First, if you have doubt it means that you are liberated from blind and stony and obstinate certainty. Doubt opens the door for ever newer perspectives on Jesus, on faith, on salvation, on servanthood, on how we live our life with others, how we are citizens in this complex and spasmodic world, how we go about realizing the Gospel while still trying to understand just exactly what this Gospel fully is. In essence, doubt opens the door upon ourselves, doesn’t it? There is no crime in both seeking and serving at the exact same time. There is no law, to my knowledge, that mitigates against living in faithful joy even as we search in faithful uncertainty. Indeed, as we hear from Jesus himself in John’s Gospel: “Blessed are those who have not seen and yet have come to believe.” [John 20:29] Such precious devotion and joy springs forth in the very midst of doubt, and is as far removed from fear as we might possibly ever dream of. Like all such communities of seekers for more than 2000 years, you and I lay claim to our wonderful imperfection and heartfelt longings when we embrace such Christian doubt. And we cast aside the terrible sword of extremism and prejudice and fanaticism when we abandon the hard-boiled and often bitter certitude which is rooted in fear.
The other gift of doubt, the other side of the same coin, is this: if you are in such a place of questioning and uncertainty, it means that you have not closed off the possibility of some new and unforeseen epiphany, of some lovely and unscripted manifestation of the Spirit, of meeting Jesus on the road to Emmaus or in the corridors of Baystate. It means that you permit the possibility, invite the absurdity, of meeting Jesus at Food Pantry or Hot Lunch or Church Without Walls; lying broken on Chestnut Street or under the South End Bridge or maybe in Stanley Park; in the cry of a newborn child or on the etched face of an ancient elder, or showing up some Sunday morning or at a Zoom meeting unannounced, in the guise of a person whom you have never seen before. It means that there exists an inkling of light, of portents, of “what ifs” and “maybes” despite the pain, despite the dis-ease, despite the un-rest, despite the spiritual fissures and narrow canyons of confusion through which we must pass in this life of ours, no more so than right now. To me (and, indeed for me), doubt has become synonymous with openness and with hope. It was not always so. But in time, doubt has prodded me into remaining available, perceptive, ready, curious, open, optimistic, and yes, even heartened.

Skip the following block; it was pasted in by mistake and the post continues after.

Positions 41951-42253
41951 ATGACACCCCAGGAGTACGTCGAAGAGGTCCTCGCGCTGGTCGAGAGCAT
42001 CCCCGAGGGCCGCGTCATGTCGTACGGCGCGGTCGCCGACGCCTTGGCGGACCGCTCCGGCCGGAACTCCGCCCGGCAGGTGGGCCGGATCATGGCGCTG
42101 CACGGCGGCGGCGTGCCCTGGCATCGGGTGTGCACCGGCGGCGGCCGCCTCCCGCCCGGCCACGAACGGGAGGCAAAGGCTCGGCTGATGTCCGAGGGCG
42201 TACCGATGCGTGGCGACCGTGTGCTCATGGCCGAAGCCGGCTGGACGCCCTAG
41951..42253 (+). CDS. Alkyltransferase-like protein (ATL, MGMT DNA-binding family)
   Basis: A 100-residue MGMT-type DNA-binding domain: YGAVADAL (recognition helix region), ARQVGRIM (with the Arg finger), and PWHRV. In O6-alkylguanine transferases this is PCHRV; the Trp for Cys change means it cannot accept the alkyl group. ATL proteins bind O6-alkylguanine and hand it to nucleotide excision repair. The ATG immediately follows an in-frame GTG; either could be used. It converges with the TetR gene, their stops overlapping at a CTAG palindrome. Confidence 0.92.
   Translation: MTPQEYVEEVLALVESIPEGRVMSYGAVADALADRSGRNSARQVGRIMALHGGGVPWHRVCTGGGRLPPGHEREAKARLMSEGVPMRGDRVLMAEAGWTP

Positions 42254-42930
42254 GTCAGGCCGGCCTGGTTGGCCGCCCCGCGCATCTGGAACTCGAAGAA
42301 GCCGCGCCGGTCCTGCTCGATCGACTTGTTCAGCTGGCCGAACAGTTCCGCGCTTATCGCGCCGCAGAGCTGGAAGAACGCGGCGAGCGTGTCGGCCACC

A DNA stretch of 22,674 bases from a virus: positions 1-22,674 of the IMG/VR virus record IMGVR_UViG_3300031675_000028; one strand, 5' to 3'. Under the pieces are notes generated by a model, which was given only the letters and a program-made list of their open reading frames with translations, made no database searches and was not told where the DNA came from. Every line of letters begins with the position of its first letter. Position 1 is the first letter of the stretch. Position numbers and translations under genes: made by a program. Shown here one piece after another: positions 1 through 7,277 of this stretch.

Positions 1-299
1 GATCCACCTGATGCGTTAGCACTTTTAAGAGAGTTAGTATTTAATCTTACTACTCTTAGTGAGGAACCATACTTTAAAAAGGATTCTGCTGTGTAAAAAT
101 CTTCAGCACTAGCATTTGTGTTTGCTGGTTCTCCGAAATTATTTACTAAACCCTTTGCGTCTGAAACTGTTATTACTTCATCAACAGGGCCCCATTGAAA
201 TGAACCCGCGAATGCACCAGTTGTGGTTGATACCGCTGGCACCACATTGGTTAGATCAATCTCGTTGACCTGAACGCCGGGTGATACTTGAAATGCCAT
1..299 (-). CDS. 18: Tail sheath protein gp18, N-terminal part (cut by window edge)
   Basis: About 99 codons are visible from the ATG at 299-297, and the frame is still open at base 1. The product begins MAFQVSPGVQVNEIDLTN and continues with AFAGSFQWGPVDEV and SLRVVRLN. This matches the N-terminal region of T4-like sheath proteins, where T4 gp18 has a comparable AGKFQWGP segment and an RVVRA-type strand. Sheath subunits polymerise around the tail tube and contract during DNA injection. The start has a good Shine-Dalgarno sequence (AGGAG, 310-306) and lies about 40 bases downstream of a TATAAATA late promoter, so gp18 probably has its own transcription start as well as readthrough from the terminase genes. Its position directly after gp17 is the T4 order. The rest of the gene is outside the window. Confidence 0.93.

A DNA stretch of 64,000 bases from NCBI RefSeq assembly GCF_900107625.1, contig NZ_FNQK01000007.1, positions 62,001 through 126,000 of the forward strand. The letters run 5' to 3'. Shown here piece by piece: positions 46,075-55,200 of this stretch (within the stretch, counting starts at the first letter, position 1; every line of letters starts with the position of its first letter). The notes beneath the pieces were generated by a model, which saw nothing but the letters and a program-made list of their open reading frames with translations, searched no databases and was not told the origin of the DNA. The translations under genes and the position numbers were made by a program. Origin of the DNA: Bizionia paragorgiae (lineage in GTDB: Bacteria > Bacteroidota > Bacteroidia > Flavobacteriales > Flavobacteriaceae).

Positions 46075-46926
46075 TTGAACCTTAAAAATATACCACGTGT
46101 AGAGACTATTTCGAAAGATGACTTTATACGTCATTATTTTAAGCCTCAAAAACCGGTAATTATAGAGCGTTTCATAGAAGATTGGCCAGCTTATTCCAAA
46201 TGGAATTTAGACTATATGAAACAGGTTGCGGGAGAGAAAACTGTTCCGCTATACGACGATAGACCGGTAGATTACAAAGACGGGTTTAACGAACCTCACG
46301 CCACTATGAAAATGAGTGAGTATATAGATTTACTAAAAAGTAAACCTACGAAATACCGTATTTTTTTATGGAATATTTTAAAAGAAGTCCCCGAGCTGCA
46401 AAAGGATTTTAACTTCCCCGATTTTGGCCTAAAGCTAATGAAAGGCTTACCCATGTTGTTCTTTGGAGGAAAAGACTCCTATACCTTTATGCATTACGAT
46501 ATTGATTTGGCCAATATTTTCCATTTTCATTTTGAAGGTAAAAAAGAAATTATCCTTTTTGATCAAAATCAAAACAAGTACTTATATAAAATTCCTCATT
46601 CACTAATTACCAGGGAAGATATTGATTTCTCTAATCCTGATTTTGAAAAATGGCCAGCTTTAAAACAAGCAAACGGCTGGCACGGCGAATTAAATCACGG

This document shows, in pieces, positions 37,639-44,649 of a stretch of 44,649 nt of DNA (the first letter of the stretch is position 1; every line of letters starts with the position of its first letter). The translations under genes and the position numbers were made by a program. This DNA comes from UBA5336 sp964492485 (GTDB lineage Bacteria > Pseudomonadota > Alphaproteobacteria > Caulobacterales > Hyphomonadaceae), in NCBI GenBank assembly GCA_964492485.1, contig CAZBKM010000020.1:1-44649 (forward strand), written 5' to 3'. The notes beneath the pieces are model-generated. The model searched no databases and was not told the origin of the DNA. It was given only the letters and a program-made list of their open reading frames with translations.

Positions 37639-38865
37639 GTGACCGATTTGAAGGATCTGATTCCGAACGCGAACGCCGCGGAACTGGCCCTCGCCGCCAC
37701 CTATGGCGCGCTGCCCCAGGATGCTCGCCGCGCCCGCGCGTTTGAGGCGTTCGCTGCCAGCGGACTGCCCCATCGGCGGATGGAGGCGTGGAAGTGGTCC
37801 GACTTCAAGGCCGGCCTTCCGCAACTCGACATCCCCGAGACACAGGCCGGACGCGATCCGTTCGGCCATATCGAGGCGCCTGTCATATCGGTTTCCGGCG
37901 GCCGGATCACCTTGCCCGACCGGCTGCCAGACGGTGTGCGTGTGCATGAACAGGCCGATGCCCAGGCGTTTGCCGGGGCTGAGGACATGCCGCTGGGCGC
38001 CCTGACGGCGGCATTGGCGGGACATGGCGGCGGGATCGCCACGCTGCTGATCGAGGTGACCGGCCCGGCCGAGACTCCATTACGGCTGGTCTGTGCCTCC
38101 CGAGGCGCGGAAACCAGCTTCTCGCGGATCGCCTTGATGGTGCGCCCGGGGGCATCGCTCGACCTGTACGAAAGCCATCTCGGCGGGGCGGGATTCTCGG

When I have found myself in unyielding conviction and immovable certainty I have inevitably arrived at a place of disappointment. I make the arrogant mistake of trying to fix and shape and mold Jesus and God and the Holy Spirit precisely and only so as to fit my needs, in my time, in my place, in my life and for my moment, as if I were the only one who mattered in this whole grand and unknowable scheme of God’s for humanity. But when I have found myself in doubt, there I have discovered a hope and a promise and even a fulfillment. There I have found --- and been found -- by God. I have been found by communities and faces and hands and hearts of love, presence, charity, kindness and the reflection of the risen Christ looking back at me in every single face I meet.
“You call for faith:
I show you doubt, to prove that faith exists.
The more of doubt, the stronger faith, I say...”
As you share your day with my old friend Thomas, I pray that you also will receive and embrace the gift of doubt. And in so doing, wherever the journey of faith may take you in this new world born at Easter, may you also find renewed hope, a strengthened heart, and the infinite love of others who seek and search right alongside you.
 Paul Tillich. “Systematic Theology: Volume II”. p114. c1957. The University of Chicago.